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NBCSN’s coverage of the 2018-19 NHL season continues with the Wednesday Night Hockey matchup between the Edmonton Oilers and Pittsburgh Penguins. Coverage begins at 7 p.m. ET on NBCSN. You can watch the game online and on the NBC Sports app by clicking here.

Barring some kind of a miraculous late-season turnaround it is looking like the Edmonton Oilers are going to fall short of the Stanley Cup Playoffs for the third time in the first four years of Connor McDavid‘s NHL career. If that turnaround is going to happen, it is going to have to start quickly, and collecting two points against a Pittsburgh Penguins team that will be without Evgeni Malkin (suspension) and Olli Maatta (shoulder injury) on Wednesday Night Hockey would probably be a good place to start.

Given that the Oilers are entering the Wednesday having lost seven out of their past eight games, and have only won six of their previous 22 games overall, nothing is going to come easy for them.

If the Oilers do end up missing the playoffs again it is going to be an incredibly disappointing start to the McDavid era in Edmonton.

Over the past decade the only sustained success the Oilers have had was winning No. 1 overall picks in the draft lottery. Taylor Hall, Ryan Nugent-Hopkins, and Nail Yakupov all arrived in Edmonton with the hope and anticipation that a top pick can help rebound a franchise, but none of them came close to matching the McDavid hope. He was supposed to be the guy that would change the fortunes of the franchise and be the player that would lift them out of the doldrums of the league. Overall, he has probably been even better than anticipated and right now in year four is the most dominant, game-changing offensive player in the world. Offensively speaking, he is off to one of the best starts offensively in NHL history.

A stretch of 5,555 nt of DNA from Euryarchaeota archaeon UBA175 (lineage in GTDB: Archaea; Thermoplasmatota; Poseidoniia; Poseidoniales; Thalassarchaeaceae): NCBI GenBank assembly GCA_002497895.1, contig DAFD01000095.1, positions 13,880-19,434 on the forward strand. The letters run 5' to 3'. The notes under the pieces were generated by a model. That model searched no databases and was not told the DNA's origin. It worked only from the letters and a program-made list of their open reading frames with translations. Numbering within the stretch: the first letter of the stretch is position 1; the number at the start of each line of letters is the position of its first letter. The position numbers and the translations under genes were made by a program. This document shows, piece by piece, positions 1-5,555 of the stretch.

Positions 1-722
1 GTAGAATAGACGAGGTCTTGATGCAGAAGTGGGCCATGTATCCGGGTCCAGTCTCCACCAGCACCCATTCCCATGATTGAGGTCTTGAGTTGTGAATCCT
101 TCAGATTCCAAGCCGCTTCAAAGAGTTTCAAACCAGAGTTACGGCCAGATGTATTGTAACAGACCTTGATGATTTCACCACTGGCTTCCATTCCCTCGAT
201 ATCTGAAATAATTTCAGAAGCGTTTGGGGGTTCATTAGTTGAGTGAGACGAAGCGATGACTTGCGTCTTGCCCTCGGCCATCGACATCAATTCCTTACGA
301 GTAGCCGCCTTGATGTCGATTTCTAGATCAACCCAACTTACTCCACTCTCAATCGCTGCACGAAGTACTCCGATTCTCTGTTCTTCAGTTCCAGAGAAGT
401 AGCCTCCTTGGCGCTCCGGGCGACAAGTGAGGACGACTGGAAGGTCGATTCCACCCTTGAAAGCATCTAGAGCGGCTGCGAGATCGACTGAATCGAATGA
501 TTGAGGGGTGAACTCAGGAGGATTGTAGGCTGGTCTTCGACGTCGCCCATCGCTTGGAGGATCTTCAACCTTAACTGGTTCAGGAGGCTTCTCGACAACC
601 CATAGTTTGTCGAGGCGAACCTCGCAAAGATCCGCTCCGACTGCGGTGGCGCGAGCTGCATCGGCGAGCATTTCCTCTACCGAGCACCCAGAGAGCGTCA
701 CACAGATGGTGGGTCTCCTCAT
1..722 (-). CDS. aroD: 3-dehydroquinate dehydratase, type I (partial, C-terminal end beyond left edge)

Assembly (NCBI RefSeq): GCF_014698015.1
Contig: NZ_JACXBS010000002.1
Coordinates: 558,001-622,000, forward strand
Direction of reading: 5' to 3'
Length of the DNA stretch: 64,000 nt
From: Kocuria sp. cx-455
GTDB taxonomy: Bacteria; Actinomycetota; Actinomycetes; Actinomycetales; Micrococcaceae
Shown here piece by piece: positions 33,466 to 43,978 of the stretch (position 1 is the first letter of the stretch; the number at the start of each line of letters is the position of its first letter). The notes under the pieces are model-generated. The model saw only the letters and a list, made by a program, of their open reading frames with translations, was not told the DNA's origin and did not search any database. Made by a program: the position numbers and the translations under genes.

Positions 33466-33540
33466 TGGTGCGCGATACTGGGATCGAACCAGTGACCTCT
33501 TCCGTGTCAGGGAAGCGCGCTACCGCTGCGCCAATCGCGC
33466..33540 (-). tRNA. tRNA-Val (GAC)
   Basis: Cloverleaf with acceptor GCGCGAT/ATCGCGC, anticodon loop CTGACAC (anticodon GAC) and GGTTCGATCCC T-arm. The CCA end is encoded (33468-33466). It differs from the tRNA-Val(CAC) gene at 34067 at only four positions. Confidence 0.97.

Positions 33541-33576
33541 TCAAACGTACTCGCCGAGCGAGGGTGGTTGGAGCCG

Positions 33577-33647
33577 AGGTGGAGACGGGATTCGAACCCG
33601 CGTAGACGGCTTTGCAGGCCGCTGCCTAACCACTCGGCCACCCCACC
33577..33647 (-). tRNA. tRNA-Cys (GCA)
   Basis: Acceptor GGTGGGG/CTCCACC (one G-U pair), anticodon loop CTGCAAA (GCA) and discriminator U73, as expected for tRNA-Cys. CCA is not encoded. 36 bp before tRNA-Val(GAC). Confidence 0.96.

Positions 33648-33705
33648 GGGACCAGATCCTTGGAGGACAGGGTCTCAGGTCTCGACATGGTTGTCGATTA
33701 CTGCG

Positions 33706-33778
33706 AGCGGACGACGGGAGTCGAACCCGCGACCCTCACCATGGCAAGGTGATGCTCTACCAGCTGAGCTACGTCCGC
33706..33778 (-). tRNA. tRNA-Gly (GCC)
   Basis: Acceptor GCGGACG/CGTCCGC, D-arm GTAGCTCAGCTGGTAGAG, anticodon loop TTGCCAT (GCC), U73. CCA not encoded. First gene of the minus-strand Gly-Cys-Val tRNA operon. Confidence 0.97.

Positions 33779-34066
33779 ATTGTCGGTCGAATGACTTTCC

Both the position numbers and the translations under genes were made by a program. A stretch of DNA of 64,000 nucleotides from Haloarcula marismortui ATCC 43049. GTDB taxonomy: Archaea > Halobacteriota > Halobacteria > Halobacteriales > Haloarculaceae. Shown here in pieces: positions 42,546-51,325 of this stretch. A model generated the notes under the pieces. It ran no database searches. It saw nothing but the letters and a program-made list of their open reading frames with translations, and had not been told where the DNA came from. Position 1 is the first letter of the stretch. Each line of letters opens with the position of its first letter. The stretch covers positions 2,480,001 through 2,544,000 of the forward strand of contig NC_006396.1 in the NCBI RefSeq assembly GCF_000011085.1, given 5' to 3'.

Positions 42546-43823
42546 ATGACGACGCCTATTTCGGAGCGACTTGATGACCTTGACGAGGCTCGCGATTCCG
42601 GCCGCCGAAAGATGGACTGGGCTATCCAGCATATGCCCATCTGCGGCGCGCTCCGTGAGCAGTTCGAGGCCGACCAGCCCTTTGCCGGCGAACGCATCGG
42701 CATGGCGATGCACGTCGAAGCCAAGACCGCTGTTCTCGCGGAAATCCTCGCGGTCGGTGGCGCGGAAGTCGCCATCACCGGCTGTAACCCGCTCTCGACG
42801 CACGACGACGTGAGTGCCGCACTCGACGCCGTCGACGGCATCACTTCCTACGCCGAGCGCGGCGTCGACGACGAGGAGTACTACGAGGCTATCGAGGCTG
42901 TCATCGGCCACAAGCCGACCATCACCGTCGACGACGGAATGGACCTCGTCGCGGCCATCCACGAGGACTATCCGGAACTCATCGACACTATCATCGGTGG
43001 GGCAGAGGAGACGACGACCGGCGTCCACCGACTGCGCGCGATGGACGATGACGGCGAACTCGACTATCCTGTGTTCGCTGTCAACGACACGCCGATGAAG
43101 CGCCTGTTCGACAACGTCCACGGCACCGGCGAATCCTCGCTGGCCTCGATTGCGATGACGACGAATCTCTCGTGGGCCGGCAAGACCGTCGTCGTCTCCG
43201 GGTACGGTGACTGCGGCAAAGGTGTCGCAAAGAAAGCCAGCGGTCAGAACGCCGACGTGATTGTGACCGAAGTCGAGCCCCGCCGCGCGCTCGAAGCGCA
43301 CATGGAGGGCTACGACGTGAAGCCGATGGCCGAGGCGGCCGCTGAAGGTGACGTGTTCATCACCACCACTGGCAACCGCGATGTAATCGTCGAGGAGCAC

It is that development that makes the Oilers’ lack of success with him so shocking, and it remains an indictment of the organization around him that they haven’t been able to piece together a consistent winner.

The word “waste” has been thrown around a lot when it comes to McDavid’s early career and the Oilers. But I don’t think we truly grasp just how bad it has been.

[WATCH LIVE – COVERAGE BEGINS AT 7 P.M. ET – NBCSN]

In the history of the league there have only been 16 players who have played at least 200 games and averaged at least 1.28 points per game through their first four NHL seasons. McDavid is one of those 16 players, while he is one of only three (Sidney Crosby and Alex Ovechkin being the other two) who saw their careers begin after the 1995 season.

Take a look at the list and the number of playoff appearances and playoff games they had played in through their first four years (sorted by total playoff games).

Again, this is not an indictment on McDavid or his career personally. This is a statement about the Oilers’ inability to build a team around him. It is fair to point out that a number of these players began their careers in the 1980s when a far higher percentage of the league made the playoffs, so that might skew this a little bit. But even when you look at the more recent players (Crosby, Ovechkin, Forsberg, Lindros, Selanne) there is still a pretty sizable gap in terms of success.